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Journals 2003/2004

Sarah Quan
Narragansett High School, Narragansett, RI

"Study of the exchange of waters between the Northeast Atlantic and the Norwegian Sea"
R/V Johan Hjort, Nordic Seas
July 10 - 30, 2003 m

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July 14, 2003
Latitude: 63 50.314' N
Longitude: 3 47.153' E

It is just after midnight and the sun is setting. We just finished dropping the first mooring. The process took just over an hour. I was responsible for hanging out on the bridge and taking down information on latitude, longitude, depth, and time as each component of the mooring was sent overboard. A mooring consists of 6 major components connected in line with rope and chain. The drop process begins about 2 km away from the drop point. The first component out is the Argos beacon, then about 14 floatation balls, then the sound source and its instrument pack, more float balls, an acoustic release, and finally when we are at the right spot over goes the anchor. All this time the ship is slowly moving to keep tension on the ropes so the components don't tangle. The length of the rope is adjusted so that each sound source hovers around a depth of 500-600 meters once it's deployed.


The instrument pack has a battery in it. Twice a day it powers up and produces a sine wave. That electric signal is sent to the sound source, which is a piezo electric ceramic sphere. A transducer converts that electric signal to a vibration causing the sphere to oscillate at 11000 Hz, which is too high. The ceramic sphere is placed inside a large steel tube whose length is carefully measured so that when the whole deal is placed in the water the resulting oscillation steps down to 260 Hz. This lower frequency sound is sometimes referred to as a pong instead of the more familiar high-pitched ping. This instrument pack and sound source are the meat and potatoes of the operation. The anchor is made from 3 railway wheels with a total mass of 800-900 kg. Their function obviously is to take the mooring to the bottom. Twice a day the sound source will emit a signal for 80 seconds. Later in the cruise we will deploy RAFOS floats the listening devise that will float freely in the current for 2 years collecting and storing data. When the time comes to retrieve the mooring components an acoustic signal is sent to the acoustic release, which separates itself from the anchor. The floatation balls, which have up until this point kept the mooring positioned vertically in the water column, now pull the system to the surface. The Argos beacon then sends a signal to the Argos Satellite system with its location.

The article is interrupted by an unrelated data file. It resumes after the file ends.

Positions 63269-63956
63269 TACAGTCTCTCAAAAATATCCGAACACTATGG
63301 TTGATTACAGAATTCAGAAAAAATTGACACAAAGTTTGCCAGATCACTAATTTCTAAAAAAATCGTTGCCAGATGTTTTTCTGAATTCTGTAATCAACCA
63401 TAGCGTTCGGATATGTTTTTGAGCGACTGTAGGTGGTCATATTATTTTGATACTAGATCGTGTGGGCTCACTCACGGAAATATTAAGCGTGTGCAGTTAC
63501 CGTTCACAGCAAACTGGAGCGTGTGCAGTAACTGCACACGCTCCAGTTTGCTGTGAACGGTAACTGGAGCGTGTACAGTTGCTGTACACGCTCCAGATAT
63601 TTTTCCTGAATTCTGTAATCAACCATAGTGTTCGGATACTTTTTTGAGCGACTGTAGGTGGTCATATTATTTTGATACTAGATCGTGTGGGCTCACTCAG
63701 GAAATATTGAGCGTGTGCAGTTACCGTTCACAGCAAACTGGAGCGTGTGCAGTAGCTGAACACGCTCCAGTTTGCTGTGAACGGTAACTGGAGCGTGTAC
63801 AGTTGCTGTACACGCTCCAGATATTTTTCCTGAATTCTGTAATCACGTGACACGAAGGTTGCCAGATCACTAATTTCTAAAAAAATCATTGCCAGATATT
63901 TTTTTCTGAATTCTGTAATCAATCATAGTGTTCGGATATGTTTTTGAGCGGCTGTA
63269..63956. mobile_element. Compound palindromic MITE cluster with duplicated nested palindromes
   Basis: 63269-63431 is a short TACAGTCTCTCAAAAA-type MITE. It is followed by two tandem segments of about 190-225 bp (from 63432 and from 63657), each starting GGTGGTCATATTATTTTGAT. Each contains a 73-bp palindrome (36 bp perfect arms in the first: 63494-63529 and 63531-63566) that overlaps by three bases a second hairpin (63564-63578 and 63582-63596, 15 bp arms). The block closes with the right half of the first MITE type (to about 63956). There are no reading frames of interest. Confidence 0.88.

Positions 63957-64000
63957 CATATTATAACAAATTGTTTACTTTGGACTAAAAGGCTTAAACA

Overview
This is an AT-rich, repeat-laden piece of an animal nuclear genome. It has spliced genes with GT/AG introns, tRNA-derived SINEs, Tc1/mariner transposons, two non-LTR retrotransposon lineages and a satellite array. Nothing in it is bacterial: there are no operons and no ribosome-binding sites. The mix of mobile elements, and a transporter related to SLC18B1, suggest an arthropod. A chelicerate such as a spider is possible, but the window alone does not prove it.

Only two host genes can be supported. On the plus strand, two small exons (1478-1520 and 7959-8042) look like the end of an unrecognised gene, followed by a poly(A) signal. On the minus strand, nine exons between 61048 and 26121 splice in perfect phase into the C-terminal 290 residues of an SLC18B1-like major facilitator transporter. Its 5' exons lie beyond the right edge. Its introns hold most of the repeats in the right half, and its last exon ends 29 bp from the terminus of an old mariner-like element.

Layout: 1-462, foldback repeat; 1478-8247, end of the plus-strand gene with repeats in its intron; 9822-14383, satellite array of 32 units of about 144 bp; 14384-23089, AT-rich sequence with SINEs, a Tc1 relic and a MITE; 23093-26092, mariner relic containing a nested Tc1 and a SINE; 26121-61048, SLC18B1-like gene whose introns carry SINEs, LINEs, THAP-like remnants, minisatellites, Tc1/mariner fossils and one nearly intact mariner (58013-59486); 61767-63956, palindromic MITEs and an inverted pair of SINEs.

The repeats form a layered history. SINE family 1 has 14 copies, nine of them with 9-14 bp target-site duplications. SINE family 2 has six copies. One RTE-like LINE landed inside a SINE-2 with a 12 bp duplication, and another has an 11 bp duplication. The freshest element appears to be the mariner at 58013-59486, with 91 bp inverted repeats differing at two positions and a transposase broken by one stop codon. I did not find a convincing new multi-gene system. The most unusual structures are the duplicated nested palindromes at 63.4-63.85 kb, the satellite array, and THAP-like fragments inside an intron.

Later that day (13:25)
Latitude: 65 23.17' N
Longitude: 2 30.67' E
Air Temperature: 14.9C
Water Temperature: 13.1C

I am periodically going to include the air and surface water temperature for some of the coordinates we pass through in hopes that it will mimic the competing deep-water bodies that meet at the Iceland-Faroe Front. Later today we will deploy the first of the Argo floats. As mentioned earlier the international goal is to deploy 3000 floats worldwide. There are presently about 600 of them out there. They are placed 300-500 km apart. They are subsurface drifters with no acoustic telemetry; they don't know where they are when they are down. They have a CTD on board for measuring conductivity, temperature and depth. They come to the surface every 10 days for 2 hours to transmit their position and CTD info. Then they drop back down to 1500 meters where they continue to drift freely with the current. They can last for up to 5 years. For locations of the 600 deployed Argo floats go to

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